It would undoubtedly be better to sit some poor unsuspecting soul down and draw the planes on their head with a magic marker, but in lieu of that the mannequin does pretty well. The forms have more depth and three dimensionality to my eyes,and the planes are assro together much more convincingly.

They also felt a lot better hte the pencil. The first four drawings here, reading from the top of the page down, are pretty much in the same vein as the previous sheet. I think the first two were drawn using the mannequin head as a model and the second two were imagined. The last one at the bottom right was something of an experiment.

I thought it might be interesting to take an old master drawing and see if I could superimpose xsaro planes on it, feel the form of the head rather than copying the drawing.

This head is by Bernini, and I found haed exercise interesting enough to bead out a few more. After this one, I did a series of copies of Sargent drawings in the same way, which proved very instructive.

Sargent turned out to be the perfect master to try this on since he simplifies his forms quite strongly into planes and has a strong sense of form. It seems that all these disparate threads start to join with each other eventually.

It seems oddly apt that I should start out with the Loomis head and hands book and end up, via Asaro, Johnn and Sargent, back with Bargue and the French academic tradition.

All roads lead to Rome, as they say.

Well, Paris in this case. Join over other artists and get free updates. I’m a mostly self-taught artist. I paint realism in oils, mostly still life. I share my work, my evolving process and what knowledge I’ve gained on my own learning journey here, in the hope that it might help you along on yours. When bits started falling off him I broke him up and chucked him in the bin.

I had a drawing teacher twenty years or so ago who made us draw the Asaro planes of the head cast for the first half hour of every class before we were allowed to draw the model. I think this practice helped me immensely. As an illustrator, Loomis would have found a planar system useful to figure out how light would have lit a head so that he could figure out relative values in the planes as they relate to the light source.

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So, if your subject moves, you know where that plane defines the form even if the contour line has changed a little bit. I also found it difficult working with the planes in the Loomis book and became disheartened, but now feel inspired to try making my own head in a manner of speaking! The point about values is particularly interesting. At least, I believe Reynolds, Raeburn and Lawrence did.

Have you seen this article on the history of sight size?

Feeling the Form – Loomis and the Planes of the Head

I know sight size is primarily an what you might call an optical approach, but I would have thought that it could only be helped by being used in tandem with say, knowledge of anatomy or a clear conception of the main planes. Hi Sharon, I highly recommend you try a bit of adaro. It makes an amazing difference to drawing I think.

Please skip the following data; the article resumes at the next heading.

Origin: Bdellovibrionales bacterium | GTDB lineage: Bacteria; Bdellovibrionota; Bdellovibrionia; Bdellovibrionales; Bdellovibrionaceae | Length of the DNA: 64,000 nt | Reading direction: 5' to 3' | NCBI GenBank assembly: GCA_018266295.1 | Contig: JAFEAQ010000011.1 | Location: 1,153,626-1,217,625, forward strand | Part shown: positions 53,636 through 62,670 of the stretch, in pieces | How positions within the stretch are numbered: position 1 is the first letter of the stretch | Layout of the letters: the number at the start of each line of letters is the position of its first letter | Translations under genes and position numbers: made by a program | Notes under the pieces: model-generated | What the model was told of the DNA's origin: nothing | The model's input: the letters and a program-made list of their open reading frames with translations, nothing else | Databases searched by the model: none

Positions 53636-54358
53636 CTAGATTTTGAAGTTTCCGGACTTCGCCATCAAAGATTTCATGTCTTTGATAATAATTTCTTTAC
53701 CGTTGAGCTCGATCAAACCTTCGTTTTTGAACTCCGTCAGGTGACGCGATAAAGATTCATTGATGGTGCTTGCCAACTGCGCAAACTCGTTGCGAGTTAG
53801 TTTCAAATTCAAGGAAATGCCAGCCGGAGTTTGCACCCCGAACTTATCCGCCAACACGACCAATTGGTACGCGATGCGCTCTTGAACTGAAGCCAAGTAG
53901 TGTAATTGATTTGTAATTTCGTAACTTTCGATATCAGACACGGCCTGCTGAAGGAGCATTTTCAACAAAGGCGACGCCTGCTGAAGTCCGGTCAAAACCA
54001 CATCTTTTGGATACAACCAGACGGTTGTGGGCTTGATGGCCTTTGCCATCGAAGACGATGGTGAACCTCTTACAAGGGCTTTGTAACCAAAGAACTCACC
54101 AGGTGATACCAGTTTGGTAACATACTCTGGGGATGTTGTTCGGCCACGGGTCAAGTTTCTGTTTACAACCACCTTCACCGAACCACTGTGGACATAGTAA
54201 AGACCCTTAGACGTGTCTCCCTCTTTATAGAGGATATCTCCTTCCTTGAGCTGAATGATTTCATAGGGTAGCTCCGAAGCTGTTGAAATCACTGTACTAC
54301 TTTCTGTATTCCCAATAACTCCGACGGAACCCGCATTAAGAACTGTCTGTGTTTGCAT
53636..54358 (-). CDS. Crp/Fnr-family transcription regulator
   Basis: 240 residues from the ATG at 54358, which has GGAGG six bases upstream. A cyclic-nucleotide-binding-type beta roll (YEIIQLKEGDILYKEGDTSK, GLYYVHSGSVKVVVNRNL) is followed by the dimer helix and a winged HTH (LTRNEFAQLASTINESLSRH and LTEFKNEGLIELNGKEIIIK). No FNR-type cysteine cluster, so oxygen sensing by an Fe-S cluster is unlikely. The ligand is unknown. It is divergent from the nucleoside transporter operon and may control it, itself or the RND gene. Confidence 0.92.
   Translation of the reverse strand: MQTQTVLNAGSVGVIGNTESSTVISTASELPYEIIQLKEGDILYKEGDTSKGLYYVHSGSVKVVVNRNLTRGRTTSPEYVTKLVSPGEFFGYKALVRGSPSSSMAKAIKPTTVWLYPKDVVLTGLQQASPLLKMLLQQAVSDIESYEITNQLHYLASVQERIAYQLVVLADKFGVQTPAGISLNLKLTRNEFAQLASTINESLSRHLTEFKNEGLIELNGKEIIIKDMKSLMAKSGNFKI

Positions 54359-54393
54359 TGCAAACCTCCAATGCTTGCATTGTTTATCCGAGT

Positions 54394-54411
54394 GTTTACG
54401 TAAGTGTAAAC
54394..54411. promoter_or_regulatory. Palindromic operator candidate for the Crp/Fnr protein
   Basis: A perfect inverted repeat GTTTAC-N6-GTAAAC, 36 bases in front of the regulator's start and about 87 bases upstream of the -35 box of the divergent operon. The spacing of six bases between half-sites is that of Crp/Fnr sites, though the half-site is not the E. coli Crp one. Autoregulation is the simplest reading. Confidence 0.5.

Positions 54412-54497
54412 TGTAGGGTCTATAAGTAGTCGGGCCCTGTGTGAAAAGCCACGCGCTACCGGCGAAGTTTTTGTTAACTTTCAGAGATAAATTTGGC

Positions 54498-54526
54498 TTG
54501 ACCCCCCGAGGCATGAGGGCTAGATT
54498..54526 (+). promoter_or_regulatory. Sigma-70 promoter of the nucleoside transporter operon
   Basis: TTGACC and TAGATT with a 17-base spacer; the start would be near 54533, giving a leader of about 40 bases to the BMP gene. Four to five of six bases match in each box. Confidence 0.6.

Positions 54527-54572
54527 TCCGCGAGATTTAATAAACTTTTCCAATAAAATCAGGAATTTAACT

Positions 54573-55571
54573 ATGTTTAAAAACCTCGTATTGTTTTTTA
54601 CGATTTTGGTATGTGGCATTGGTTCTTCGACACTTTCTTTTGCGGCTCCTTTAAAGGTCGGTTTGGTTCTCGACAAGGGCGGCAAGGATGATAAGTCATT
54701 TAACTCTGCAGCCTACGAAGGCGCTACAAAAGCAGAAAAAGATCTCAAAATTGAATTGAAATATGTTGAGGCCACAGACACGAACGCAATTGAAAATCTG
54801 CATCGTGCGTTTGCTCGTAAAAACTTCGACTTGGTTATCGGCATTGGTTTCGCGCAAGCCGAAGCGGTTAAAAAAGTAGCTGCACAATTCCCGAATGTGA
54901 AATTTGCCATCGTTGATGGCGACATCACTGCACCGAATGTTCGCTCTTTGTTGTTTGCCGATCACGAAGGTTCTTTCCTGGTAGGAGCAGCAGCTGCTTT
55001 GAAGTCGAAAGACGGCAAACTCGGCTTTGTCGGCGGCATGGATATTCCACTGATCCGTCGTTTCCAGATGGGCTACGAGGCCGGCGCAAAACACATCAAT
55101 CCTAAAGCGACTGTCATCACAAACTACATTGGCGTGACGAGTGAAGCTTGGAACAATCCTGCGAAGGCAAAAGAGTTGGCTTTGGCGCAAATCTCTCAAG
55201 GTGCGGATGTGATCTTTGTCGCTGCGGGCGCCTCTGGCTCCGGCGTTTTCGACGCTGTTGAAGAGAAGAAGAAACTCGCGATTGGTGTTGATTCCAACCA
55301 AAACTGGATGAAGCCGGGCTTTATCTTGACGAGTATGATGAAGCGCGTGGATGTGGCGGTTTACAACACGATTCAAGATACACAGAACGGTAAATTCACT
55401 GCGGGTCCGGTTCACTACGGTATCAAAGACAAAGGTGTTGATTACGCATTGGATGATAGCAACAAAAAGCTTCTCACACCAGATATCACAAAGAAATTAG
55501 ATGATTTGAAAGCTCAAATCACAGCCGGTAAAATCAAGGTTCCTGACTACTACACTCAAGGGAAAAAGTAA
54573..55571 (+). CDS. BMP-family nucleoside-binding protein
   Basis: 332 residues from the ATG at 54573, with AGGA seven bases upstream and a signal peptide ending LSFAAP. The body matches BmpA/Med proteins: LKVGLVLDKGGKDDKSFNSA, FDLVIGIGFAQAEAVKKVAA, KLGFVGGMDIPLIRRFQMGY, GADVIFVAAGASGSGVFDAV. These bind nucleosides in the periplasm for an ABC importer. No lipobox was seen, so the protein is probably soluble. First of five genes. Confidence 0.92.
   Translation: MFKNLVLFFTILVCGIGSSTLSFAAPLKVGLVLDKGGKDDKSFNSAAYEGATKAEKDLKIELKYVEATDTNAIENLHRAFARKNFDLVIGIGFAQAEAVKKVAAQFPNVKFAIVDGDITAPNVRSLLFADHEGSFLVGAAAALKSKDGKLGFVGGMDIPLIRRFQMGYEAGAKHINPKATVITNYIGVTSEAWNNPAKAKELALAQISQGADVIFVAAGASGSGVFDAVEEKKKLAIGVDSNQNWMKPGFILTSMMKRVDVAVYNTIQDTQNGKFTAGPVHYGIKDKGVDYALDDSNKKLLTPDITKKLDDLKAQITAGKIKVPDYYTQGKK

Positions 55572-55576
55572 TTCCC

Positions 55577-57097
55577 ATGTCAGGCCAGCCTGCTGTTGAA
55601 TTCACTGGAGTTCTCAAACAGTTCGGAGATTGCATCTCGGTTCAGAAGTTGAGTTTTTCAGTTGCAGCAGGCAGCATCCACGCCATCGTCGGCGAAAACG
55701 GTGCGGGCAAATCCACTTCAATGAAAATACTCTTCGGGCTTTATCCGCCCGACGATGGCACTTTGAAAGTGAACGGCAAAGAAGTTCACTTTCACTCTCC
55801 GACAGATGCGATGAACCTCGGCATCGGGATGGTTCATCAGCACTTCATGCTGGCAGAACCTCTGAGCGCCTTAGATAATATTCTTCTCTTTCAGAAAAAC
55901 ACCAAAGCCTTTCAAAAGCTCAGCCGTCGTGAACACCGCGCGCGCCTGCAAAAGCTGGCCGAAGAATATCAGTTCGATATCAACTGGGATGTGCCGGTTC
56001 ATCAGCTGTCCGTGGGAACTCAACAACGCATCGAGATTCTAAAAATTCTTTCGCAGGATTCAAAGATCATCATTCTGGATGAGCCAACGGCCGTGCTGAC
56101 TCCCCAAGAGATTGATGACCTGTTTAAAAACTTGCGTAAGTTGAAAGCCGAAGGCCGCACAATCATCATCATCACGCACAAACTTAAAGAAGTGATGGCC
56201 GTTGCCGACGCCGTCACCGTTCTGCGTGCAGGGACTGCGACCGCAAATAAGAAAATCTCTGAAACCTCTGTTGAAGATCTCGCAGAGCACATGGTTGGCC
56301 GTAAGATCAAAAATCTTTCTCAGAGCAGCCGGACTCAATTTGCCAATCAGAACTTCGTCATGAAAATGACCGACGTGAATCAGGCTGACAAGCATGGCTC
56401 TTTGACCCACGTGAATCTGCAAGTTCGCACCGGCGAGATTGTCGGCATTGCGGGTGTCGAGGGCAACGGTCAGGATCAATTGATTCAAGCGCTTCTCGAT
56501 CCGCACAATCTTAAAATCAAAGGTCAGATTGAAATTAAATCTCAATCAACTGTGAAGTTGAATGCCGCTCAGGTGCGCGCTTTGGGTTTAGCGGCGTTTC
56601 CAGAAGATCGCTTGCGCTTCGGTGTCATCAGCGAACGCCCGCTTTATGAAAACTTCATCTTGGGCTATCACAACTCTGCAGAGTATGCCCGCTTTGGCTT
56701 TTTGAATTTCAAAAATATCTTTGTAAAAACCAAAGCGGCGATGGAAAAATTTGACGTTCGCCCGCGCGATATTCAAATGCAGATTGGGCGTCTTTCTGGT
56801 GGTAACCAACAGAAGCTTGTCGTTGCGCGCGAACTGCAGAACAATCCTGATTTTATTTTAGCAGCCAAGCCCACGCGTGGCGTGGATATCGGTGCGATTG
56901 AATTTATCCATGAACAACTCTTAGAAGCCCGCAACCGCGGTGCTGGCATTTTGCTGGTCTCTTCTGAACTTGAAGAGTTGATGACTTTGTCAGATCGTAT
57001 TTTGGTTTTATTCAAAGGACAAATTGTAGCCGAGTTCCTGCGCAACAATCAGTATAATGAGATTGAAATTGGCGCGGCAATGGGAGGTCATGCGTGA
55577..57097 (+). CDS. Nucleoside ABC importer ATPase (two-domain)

headd Hard to describe, but tangible. It might be a good idea to try a few little ones first though. Arno was no male tge, but the first couple of prototypes looked more like space aliens.

It might comfort you to know that I gave Arno a moment of silence by the bin when he met his planee. Not a very long moment though, it was cold out.

I received a fascinating email today from a forensic artist who read this post. Part of her asaaro is to draw heads based on the descriptions of witnesses.

How hard must that be? She raised the interesting, and I think very valid point that the Loomis method also tends towards standardised, ideal heads. I can imagine that that might result in drawing the same head, or a close variant of it, every time. I was discussing this some time ago with a highly accomplished artist David Kassan — check out those paintings! He may well be right. Any thoughts on that? Interesting point made by the forensic artist. I had a life sculpture made of my own head once, you know, the kind where they put straws up your nose and cover you with some kind of gel.

I was really alarmed by the hhead cast — I look so Cro Magnon — and put the thing in a bag and whumped it against the driveway.

Planes of the Head – Artist’s Mannequin Head

It has gone to meet Arno in the great hereafter. David could be right. I see Caucasian artists drawing Asian subjects who keep insisting on putting in a chiselled nose bridge, or putting angled cheekbones on little children.

But I still think the planar head keeps you thinking of a volume in space. By the way, David Kassan is an incredible draftsman. I watched him stand maybe twenty feet away from his portrait subject and use binoculars for the details after he made accurate broad measurements.

I am playing with this also since I got some binos for Christmas. Hello, aforementioned forensic artist here!

I can draw a comparison with the way forensic artists work when they do a composite. It is essential to know anatomy and the canons of facial proportion, period. I headd the same experience as you with Loomis Paul, and I too suspected that he first learnt how to draw and then subtracted these ideas after the fact.